Arriving on Friday, there was time for a stroll - via the Notre Dame* cathedral - down to the bistros of the Latin Quarter and a brisk walk back to the hotel in the cool night air. After a huge breakfast on Saturday morning, we headed for the Sacré-Coeur* (further than it looked!!) and Montmartre, the Artists' Quarter, which is situated immediately behind it. The weather was beautiful - sunny and warm, as we then found our way back down the hill to find the Moulin Rouge (big disappointment, don't go out of your way) and a café-bar. Duly refreshed, we wandered over to Gare St Lazare of Claude Monet's oil painting fame (from an arty viewpoint, the modernised station was also disappointing) past the fascinating architecture of Printemps Haussmann and l'Opera, ever slowly as our feet complained of blisters from 7 hours of walking.

As late afternoon merged with early evening, we decided to eat and were shown to a table at an Italian restaurant on the Boulevard Poissonnière, which we left after 20 minutes of being ignored to find a small restaurant in a side street before heading to the theatre for a one-man comedy show "How to become Parisian in One Hour" (very entertaining, by the way) then back to the hotel bar to 'wind down' before bed.

River Seine, Paris, Easterly view towards the Notre Dame cathedral

Another big breakfast on Sunday then down to the Metro for day tickets! Bearing in mind that the weather forecast was for rain, we had decided to spend much of the day in the Louvre* but, apparently, so had half of the visitors to Paris - the queue was off-puttingly long - and many other people on the streets of the city were involved with the Paris marathon. We did neither, opting instead to meander through les Jardins de Tuileries, along the banks of the Seine and up the Champs Elysees, followed by a much-needed refreshment stop. Then we hopped onto the Metro towards the Parisian Statue of Liberty in the centre of the River Seine as it flows west. alighting at Passy and walking over the pont de Bir-Hakeim... Quelle surprise! This bridge was featured in the film, Inception, and was being used for a couple of photo-shoots as we strolled by.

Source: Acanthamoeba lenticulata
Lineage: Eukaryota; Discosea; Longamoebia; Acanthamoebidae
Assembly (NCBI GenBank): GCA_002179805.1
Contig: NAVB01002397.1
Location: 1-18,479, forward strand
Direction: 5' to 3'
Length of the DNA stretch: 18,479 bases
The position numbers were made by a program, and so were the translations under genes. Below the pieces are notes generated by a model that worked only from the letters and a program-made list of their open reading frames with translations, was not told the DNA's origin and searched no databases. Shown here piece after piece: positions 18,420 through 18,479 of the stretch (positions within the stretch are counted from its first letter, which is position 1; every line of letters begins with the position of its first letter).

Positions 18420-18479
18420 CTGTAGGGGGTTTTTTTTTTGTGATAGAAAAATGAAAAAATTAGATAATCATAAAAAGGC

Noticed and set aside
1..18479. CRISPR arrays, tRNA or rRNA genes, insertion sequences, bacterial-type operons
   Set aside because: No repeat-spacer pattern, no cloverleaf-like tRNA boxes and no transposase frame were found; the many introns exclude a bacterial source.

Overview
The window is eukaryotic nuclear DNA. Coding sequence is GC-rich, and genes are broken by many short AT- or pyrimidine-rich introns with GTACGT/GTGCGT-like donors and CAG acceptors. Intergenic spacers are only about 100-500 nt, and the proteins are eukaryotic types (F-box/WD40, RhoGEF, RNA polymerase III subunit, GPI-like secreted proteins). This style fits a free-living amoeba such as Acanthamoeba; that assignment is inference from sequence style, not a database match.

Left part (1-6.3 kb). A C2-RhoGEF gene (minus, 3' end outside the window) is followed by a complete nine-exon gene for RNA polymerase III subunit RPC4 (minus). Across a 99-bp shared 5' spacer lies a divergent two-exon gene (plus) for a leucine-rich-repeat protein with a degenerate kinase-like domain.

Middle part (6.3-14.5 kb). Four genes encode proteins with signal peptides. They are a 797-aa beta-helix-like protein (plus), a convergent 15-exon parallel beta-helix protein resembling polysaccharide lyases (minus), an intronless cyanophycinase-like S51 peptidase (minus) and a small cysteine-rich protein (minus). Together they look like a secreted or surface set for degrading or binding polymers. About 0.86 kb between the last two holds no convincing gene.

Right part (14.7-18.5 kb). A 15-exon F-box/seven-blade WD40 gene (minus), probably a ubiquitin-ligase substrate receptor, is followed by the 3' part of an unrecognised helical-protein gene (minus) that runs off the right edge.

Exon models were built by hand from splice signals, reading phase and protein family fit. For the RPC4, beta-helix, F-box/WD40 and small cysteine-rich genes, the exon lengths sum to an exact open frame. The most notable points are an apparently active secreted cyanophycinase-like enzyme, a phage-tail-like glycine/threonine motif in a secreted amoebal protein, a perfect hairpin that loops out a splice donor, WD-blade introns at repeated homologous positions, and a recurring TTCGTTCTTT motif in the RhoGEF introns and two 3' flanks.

River Seine, Paris, Westerly view towards the Eiffel Tower

After another long walk to reach the statue, we took an even longer walk back to the Eiffel Tower* along the left bank of the Seine, fascinated by all the moored boats. It had been a lovely warm and sunny day but as dusk came, there were spots of rain in the air and we went to find a Metro back to the Champs Elysees to eat at Pizza Pino before taking the Metro again, back to the hotel for the night.

After breakfast on Monday morning, there was time to wander along the canal (Quai de Valmy) and through the gardens to the Place de la Bastille before catching the Eurostar back to blighty. Another nice day... until we were back in a rainy London but we considered ourselves very lucky.

*We had previously visited these landmarks, which is why we didn't spend too much time there this visit. However, we were hoping to visit the Rodin Museum but it was closed. C'est la vie.

Footnote. The architecture in Paris is breath-taking but there was a distinct (should that be 'stinked'?) smell of urine every few hundred metres. On the bright side, only two instances of dog poo to be avoided on the pavements is a major improvement over previous visits!